Saying Goodbye

Saying Goodbye

Domestic Disturbances

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Goodbyes always feel bittersweet to me. In a few months, I’ll send my youngest son off to kindergarten. In a few years, I’ll send my oldest off to college.

Insider trading tip: You should all buy stock in Kleenex.

When I began writing Domestic Disturbances, I didn’t think very far into the future, even though I knew this day would eventually arrive. Life was too jam-packed for contemplation: I was busy burning dinners, chasing after kids at the playground, praying to the potty-training gods, and fighting the good fight to keep my minivan clean. I never once won that particular battle.

Somehow, months slipped by, and these essays piled up. I wrote about adopting the world’s sweetest black lab, Bella, taking a pole-dancing class (trust me, that was my editor’s idea), and throwing a disaster of a kid’s birthday party on a spectacularly rainy day. I chronicled our adoption of a little stray cat, and move into a new house, which meant leaving behind the pencil marks on a doorjamb that charted the growth of our three kids. Those snapshots, preserved between these glossy pages, created a chronicle of my family’s life.

It’s just one reason why I’m so grateful to have written the Domestic Disturbances column for nearly a decade.

Another reason why is you. I’ve received such kind emails from readers—I’ve cherished every single one—and even was greeted on the street by someone who recognized me from my photo at the top of this column. Naturally, that thrilling moment came as I was fleeing a restaurant, carrying a writhing toddler who was throwing a world-class tantrum.

But your emails have taught me that my family’s story isn’t so unique, after all. We’re navigating many of life’s rhythms together: Praying for our toddlers to fall asleep because they’re just a wee bit—OK, a lot—more lovable when they’re slumbering. Planning a family vacation and then wondering why we always return home more exhausted than when we left. Trying to grow a vegetable garden to teach our kids about nutrition, only to realize we’ve spent a hundred bucks to produce a misshapen carrot and a handful of tomatoes that were thoroughly enjoyed by squirrels. Wanting desperately to protect our tweens and teens from emotional bumps and bruises, but realizing, heartbreakingly, that we no longer possess magic kisses to soothe boo-boos. (But not that pole-dancing class—I suspect I navigated that rhythm alone.)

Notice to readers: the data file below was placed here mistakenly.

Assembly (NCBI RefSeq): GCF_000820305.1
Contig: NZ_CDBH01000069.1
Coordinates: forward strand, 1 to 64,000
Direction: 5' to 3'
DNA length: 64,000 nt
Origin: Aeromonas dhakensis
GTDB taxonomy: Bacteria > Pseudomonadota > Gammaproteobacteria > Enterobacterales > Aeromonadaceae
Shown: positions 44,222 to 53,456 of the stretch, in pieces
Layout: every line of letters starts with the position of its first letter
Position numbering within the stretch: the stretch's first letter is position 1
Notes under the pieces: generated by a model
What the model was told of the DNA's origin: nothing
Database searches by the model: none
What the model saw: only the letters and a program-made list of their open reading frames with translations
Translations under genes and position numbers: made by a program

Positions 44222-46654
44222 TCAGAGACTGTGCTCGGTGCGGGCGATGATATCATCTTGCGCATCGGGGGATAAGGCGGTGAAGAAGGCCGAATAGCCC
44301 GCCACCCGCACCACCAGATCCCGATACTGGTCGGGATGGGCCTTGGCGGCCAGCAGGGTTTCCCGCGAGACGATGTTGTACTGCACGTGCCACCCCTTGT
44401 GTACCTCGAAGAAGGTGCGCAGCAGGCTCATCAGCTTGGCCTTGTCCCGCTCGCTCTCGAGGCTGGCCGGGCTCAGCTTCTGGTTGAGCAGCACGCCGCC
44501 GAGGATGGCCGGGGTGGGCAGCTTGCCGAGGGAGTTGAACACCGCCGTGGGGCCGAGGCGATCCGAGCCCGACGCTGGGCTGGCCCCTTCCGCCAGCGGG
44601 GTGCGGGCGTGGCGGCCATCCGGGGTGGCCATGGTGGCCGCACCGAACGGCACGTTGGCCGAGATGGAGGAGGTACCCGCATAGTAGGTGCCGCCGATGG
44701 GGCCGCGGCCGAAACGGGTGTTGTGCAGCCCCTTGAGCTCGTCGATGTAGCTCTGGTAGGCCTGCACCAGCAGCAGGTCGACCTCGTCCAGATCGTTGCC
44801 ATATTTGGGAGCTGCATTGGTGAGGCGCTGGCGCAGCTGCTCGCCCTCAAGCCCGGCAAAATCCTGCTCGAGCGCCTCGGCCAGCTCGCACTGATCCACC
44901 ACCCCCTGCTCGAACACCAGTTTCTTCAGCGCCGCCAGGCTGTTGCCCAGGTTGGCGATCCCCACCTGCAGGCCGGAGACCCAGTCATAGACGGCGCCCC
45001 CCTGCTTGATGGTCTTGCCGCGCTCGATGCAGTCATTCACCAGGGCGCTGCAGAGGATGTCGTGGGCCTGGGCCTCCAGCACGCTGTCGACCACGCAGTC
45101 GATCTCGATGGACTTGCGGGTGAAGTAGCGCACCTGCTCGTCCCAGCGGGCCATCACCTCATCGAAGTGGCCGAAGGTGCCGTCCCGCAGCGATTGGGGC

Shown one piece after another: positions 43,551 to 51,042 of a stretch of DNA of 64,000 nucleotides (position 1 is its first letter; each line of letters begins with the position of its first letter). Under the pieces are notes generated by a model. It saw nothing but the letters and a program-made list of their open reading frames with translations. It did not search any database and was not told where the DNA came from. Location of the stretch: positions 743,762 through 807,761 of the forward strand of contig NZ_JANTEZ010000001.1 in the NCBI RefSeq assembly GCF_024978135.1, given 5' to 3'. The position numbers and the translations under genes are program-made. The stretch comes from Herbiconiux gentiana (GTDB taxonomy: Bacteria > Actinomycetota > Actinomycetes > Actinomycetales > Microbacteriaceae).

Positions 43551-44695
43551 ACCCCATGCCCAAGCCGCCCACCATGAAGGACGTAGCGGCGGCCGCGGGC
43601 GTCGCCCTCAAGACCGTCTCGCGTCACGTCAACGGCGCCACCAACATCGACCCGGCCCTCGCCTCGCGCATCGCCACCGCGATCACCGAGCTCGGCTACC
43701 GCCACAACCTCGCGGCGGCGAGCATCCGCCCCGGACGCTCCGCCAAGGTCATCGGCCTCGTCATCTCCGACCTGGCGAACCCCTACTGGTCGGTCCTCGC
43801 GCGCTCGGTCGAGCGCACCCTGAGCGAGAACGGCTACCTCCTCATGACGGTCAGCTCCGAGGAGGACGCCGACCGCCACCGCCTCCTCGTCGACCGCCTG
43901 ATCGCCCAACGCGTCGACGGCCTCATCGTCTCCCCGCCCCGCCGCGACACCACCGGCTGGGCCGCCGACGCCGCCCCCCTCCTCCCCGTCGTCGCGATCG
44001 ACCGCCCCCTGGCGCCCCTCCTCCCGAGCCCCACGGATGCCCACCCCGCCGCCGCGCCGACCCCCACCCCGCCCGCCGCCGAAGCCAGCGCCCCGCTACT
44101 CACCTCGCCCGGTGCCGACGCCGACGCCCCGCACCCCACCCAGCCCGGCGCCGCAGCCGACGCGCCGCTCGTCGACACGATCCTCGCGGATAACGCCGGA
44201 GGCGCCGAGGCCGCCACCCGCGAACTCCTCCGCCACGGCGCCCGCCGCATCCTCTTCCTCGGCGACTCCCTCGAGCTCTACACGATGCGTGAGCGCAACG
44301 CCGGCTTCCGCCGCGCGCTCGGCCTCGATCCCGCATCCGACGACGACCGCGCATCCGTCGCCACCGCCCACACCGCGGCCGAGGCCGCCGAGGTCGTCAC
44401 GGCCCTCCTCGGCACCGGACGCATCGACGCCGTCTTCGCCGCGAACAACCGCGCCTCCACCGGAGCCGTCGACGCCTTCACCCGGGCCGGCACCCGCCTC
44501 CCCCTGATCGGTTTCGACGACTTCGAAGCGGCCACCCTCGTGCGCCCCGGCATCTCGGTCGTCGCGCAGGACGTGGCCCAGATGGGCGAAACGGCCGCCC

Change is inevitable. I see it all around me. My older kids no longer need supervision when they play street hockey; in fact, they text me that they’re walking to the Brookville Road diner for a grilled cheese. Sweet Bella’s muzzle is woven through with gray now, and when I come in the front door, she climbs off the couch slowly, her glee tempered by a new hesitance. There’s a goodbye in my future with her, too, and I can hardly bear to think about it.

It’s time to hand over this space to a new writer, and give that person the opportunity to capture life’s rhythms and to connect with all of you. I’ll be turning my full attention to writing novels, but I hope to keep in touch, so please email me anytime at Maybe I’ll even bump into you around Bethesda. I’ll be the one consoling myself with a salted caramel cupcake because I’ve gotten another freaking parking ticket.

Thank you all so much for reading this column through the years. It has been a privilege to write it.

Sarah Pekkanen’s latest novel is Catching Air (Washington Square Press, 2014). She can be reached at

Read more Domestic Disturbance Columns, from 2010 to today, below:

September/October 2010: Ready for the World. Or Not.

November/December 2010: Tee for Two

January/February 2011: Welcome to Outta Space

March/April 2011: You've got MAIL*

May/June 2011: Angels of Destruction

July/August 2011: Kumbaya

September/October 2011: Holy Inappropriate

November/December 2011: Gimme a Break

January/February 2012: Getting Psyched

March/April 2012: Hot and Bothered

May/June 2012: Trial by Jury Duty

July/August 2012: Loves Labor Lost

September/October 2012: Sh** Guys Say

November/December 2012: Getting Juiced

January/February 2013: CORE Curriculum

March/April 2013: Goodnight, House

May/June 2013: Hello Kitty

July/August 2013: 'Hip' Replacement

September/October 2013: Tails of the City

November/December 2013: Lost in Translation

January/February 2014: All Downhill from Here

March/April 2014: Suburban Safari

May/June 2014: Marshmallow Days


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